Probate fees reform, round three
The Government’s third attempt at revamping the cost of obtaining grant of probate in England and Wales is much more modest in scope than the previous two. The introduction of the new fee structure is planned for early 2022.
There is a two-tier fee structure under the current system. The cost is £215 for an application from an individual, and £155 if the application is from a solicitor. Fees were last amended seven years ago, and at that time the cost differential reflected some of the additional administrative work required by the probate service to process applications made by individuals.
- The cost differential between professional and individual applications has substantially reduced, so the latest proposal is to have a single fee of £273; considerably less than the £20,000 maximum suggested back in 2016, or £6,000 in 2018.
- No fee is payable for very small estates of £5,000 or less.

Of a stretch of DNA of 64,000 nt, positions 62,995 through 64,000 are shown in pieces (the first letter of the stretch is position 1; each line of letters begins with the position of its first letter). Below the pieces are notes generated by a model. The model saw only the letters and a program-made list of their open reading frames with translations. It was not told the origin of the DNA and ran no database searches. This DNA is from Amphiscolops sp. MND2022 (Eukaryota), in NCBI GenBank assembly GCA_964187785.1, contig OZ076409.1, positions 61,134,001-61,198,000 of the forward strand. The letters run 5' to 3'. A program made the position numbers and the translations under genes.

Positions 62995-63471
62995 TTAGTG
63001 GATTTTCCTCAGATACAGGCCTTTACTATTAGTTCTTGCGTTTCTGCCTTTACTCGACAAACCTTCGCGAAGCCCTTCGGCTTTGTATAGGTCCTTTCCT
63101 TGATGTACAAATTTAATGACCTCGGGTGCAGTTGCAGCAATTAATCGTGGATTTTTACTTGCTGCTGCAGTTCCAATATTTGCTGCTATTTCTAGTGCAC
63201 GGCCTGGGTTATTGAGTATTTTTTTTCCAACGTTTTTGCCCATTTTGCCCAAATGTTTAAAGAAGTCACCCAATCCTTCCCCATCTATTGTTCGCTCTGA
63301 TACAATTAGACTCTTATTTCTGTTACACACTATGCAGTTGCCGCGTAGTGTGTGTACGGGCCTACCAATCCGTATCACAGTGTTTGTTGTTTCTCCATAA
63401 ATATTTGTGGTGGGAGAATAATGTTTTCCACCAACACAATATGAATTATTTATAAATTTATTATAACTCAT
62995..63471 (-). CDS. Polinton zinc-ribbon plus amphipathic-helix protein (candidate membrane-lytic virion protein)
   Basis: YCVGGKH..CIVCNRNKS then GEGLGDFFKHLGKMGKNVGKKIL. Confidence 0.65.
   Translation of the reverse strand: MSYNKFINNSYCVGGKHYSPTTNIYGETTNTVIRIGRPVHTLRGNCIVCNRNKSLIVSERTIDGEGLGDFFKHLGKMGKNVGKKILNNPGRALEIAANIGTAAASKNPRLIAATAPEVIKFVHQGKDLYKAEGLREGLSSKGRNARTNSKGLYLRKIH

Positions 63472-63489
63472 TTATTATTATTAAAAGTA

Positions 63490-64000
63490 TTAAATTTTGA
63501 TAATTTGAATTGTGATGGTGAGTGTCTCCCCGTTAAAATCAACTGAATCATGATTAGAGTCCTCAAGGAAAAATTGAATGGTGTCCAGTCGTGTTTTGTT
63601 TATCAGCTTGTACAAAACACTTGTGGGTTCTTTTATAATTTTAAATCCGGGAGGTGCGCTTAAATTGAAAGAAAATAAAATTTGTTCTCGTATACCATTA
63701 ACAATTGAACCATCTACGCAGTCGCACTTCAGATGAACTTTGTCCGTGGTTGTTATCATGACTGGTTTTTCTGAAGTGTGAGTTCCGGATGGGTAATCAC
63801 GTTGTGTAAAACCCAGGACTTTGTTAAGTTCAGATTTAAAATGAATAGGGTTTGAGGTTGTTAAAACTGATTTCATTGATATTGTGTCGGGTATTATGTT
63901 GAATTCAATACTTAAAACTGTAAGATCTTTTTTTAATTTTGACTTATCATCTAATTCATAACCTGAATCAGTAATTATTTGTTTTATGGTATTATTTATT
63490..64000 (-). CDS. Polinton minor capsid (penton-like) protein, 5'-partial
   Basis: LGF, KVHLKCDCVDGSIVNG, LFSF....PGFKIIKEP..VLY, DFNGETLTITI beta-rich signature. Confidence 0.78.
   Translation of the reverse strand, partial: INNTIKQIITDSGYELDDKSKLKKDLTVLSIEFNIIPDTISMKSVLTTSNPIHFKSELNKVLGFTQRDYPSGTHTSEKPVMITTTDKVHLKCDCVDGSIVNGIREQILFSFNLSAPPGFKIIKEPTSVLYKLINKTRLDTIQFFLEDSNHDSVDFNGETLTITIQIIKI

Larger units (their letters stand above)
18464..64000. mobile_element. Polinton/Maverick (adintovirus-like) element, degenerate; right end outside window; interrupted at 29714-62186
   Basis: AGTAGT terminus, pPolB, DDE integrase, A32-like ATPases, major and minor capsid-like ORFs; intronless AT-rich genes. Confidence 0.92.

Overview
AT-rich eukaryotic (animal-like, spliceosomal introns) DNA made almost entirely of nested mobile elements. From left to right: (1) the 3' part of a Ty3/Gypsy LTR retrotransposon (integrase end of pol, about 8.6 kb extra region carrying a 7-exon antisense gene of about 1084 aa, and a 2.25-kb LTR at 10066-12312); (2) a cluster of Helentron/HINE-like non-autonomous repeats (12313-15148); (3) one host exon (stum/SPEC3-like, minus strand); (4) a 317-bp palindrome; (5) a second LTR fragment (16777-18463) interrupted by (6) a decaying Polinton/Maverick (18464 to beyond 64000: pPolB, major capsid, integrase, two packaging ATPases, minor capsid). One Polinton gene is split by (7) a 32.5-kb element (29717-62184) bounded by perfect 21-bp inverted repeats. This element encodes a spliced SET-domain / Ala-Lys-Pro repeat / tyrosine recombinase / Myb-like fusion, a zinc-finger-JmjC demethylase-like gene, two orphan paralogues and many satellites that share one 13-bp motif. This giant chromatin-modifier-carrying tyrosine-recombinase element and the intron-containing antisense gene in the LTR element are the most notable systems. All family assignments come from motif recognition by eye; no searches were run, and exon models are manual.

- The same fees apply for obtaining letters of administration where the deceased was intestate.
Many estates do not need to go through probate. In some cases the value of the deceased’s assets is low. The cut-off point can be anything between £10,000 and £50,000. Each bank and financial organisation has its own rules on how much money it will release before seeing a grant of probate. If all assets are jointly owned, they automatically pass to the surviving owners.
Even when probate is required, you can save the high fees charged by probate specialists if the estate is uncomplicated; approximately 40% of applications for probate are made by individuals in such circumstances. The Death Notification Service lets you notify a number of financial institutions of a person's death at the same time, and My Lost Account will help trace lost bank and building society accounts, and also NS&I products. It is worth obtaining multiple copies of a death certificate from the beginning as the cost of requesting these later can go up.
Because of Covid-19, probate applications are taking up to eight weeks to process.
If you are involved in a probate application, the government’s guide is a good starting point.